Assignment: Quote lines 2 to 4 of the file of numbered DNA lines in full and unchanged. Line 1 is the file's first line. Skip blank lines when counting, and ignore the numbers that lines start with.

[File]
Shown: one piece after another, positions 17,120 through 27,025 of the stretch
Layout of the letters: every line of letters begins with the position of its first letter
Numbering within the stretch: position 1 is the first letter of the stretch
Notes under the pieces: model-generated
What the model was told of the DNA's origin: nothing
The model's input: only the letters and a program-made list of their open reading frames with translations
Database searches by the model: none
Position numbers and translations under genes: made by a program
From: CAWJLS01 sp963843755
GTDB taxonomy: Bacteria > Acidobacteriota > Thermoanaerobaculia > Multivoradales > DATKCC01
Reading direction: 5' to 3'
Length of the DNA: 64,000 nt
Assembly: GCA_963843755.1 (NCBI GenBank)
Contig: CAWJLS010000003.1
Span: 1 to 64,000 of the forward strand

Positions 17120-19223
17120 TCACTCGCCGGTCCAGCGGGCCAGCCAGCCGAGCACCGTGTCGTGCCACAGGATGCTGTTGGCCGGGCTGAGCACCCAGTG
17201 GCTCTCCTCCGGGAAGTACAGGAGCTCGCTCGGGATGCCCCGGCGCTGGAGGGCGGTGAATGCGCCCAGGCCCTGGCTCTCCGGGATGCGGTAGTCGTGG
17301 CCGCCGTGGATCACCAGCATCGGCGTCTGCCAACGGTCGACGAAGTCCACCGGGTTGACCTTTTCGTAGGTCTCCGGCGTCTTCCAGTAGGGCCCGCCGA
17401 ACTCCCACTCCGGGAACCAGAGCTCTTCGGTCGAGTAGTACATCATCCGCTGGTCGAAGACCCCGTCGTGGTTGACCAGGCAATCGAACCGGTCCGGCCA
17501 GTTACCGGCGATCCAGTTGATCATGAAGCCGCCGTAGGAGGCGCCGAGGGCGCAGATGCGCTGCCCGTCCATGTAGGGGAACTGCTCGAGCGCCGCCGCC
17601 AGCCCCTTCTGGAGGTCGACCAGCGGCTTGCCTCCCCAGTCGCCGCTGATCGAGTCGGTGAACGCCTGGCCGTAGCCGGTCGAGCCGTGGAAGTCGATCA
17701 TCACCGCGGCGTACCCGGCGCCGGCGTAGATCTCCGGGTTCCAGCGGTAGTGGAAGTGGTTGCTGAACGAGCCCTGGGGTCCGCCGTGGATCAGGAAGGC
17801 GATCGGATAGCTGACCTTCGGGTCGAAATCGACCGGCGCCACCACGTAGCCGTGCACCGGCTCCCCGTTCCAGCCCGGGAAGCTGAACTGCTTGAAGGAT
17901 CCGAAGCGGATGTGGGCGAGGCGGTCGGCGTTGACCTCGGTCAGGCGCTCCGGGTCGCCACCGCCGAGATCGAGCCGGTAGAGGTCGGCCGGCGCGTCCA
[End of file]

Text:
Layout of the letters: every line of letters begins with the position of its first letter
Numbering within the stretch: position 1 is the first letter of the stretch
Notes under the pieces: model-generated